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What’s the old saying? If Democrats didn’t have double-standards, they wouldn’t have any standards at all, right?
Well, while some people might scoff at that idea, this story pretty much proves just how deep the left’s hypocrisy goes.
Take Rep. Elijah Cummings for instance. He’s been one of the loudest critics of President Trump, routinely calling for the President’s tax returns.
But now that he’s been accused of violating tax law, he doesn’t think he needs to produce any of his own.
Washington Examiner reported:
Rep. Elijah Cummings denied that corporate donations to his wife’s charity posed a conflict of interest with his House Oversight Committee chairmanship and denounced an IRS complaint filed against the organization as “a fabricated distraction” on Wednesday.
The National Legal and Policy Center, a government watchdog group, filed an IRS complaint against Cummings’ wife Maya Rockeymoore’s nonprofit organization on Monday, the Washington Examiner first reported.
The complaint asked the IRS to investigate the overlap between Rockeymoore’s nonprofit Center for Global Policy Solutions and her for-profit consulting firm Global Policy Solutions LLC to determine whether the arrangement was used for “illegal private benefit.”
Rockeymoore’s nonprofit group and LLC have mutual clients, donors, and projects and were located at the same address and share a phone number. The National Legal and Policy Center’s IRS complaint claims that they “appear to operate almost as a single entity, allowing for an illegal private benefit for Maya Rockeymoore Cummings and her husband.”
Cummings, 68, a Maryland Democrat, is chairman of the House Committee on Oversight and Government Reform. Rockeymoore, 48, is the chairwoman of the Maryland Democratic Party and briefly ran in the state’s gubernatorial race last year. The couple married in 2008.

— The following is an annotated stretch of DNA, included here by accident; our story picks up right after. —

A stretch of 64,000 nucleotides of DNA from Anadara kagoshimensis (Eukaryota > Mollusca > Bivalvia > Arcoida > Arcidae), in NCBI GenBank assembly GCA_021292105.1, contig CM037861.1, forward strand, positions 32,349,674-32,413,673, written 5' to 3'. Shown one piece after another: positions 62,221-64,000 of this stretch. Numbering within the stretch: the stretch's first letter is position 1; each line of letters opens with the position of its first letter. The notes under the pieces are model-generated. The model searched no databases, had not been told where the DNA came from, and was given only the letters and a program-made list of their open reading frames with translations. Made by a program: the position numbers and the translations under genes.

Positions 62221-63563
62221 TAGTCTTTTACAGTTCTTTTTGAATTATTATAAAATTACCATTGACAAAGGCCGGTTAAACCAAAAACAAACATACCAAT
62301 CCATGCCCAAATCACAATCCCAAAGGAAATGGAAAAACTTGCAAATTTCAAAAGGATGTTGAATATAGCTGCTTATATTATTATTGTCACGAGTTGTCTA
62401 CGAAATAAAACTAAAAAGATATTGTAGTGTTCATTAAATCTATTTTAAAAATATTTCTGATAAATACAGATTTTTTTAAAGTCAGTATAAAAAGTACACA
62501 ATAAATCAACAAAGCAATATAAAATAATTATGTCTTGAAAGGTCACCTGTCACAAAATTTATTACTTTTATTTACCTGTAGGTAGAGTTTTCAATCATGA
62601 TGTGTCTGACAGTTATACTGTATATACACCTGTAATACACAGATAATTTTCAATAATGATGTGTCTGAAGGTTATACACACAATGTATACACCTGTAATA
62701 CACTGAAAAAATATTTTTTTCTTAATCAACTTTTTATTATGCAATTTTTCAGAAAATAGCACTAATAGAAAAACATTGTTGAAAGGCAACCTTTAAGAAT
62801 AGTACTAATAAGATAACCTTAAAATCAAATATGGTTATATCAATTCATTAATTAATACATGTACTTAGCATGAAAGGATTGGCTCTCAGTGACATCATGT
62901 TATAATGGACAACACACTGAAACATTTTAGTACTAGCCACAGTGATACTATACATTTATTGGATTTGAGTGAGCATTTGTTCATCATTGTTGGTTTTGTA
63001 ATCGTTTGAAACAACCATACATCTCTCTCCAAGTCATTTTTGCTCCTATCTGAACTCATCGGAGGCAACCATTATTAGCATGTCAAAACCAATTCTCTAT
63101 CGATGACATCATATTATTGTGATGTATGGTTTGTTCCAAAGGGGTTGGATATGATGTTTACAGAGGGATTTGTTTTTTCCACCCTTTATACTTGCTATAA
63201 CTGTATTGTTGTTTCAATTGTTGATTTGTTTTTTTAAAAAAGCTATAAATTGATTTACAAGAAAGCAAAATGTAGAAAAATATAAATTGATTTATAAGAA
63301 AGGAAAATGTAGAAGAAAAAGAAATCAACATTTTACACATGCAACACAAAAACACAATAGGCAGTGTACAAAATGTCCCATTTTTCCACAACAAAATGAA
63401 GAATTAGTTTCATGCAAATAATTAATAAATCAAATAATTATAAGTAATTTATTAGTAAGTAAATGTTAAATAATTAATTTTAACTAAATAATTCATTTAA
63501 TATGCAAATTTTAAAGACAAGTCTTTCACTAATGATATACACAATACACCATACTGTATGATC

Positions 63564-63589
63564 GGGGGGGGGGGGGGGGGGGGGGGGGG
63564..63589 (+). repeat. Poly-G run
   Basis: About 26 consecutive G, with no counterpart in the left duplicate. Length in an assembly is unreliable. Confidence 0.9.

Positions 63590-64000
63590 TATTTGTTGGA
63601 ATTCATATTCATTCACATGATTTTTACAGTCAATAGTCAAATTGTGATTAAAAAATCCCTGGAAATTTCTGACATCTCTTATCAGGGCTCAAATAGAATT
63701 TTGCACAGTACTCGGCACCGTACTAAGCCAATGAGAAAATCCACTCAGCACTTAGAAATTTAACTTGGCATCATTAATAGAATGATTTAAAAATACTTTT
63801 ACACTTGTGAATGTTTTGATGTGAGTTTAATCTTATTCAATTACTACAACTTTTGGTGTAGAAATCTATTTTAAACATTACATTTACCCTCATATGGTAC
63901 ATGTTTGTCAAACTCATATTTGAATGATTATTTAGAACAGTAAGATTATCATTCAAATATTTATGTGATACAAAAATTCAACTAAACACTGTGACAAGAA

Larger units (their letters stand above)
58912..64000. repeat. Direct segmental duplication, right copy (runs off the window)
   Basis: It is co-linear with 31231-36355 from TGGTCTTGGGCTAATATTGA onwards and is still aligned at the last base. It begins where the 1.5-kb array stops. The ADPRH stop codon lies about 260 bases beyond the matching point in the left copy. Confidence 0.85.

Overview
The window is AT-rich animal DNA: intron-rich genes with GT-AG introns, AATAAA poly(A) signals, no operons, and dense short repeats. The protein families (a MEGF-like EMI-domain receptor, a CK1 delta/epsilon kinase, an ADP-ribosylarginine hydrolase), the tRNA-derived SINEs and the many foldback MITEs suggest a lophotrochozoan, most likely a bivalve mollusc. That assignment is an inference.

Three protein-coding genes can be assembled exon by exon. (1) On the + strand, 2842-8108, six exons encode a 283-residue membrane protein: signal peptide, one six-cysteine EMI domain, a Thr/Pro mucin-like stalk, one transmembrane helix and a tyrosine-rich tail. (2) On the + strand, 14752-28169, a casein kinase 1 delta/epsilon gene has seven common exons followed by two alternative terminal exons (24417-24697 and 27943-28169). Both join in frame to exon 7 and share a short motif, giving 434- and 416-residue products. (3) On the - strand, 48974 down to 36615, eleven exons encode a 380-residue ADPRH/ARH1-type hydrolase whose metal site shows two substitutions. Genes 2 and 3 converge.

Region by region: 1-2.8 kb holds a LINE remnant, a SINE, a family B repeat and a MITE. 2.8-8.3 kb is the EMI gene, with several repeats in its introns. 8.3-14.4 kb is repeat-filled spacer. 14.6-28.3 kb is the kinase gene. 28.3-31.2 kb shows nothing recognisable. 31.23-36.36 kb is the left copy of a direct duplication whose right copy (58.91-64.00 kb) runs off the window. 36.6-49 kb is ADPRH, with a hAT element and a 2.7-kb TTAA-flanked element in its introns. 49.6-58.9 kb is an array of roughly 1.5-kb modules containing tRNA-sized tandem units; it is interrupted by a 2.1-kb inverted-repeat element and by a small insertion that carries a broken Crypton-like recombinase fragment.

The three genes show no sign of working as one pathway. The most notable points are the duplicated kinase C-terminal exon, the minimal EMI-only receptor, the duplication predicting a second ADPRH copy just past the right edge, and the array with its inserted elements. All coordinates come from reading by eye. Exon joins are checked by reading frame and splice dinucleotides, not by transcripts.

Rockeymoore’s nonprofit group received over $6.2 million in grants between 2013 and 2016 from special interest groups and corporations. Several of the nonprofit group’s financial backers — which included Google, J.P. Morgan, and Prudential — have business interests before the House Committee on Oversight and Government Reform. Cummings has served as Democratic chairman of the committee since January and previously served as ranking member.
The largest contributor to the nonprofit organization was the Robert Wood Johnson Foundation, which gave a total of $5.5 million to Rockeymoore’s consulting firm and $5.2 million to her nonprofit group. The foundation ceased supporting Rockeymoore’s groups in 2017. The Robert Wood Johnson Foundation was established by Johnson & Johnson founder Robert Wood Johnson but is not officially affiliated with the pharmaceutical company. The foundation owns 13 million shares of Johnson & Johnson stock worth over $1.7 billion, making it one of the company’s largest shareholders.
In recent months, Cummings has been a vocal opponent of Johnson & Johnson, targeting the company as part of the House Oversight Committee’s investigation of drug price inflation. Rockeymoore told the Washington Post on Tuesday that she had no relationship with Johnson & Johnson and denied that there was any connection between Cummings’ investigation of the company and the Robert Wood Johnson Foundation ending its funding to her group.
Common Cause Maryland, a government watchdog group, told the Washington Post that the IRS complaint raised valid legal and ethical questions, and Rockeymoore and Cummings should work to address these issues.
The watchdog group’s Executive Director Joanne Antoine told the Post that Rockeymoore “should take steps to disclose possible conflicts with the Johnson Foundation and to disclose the financial records from the nonprofit in question.”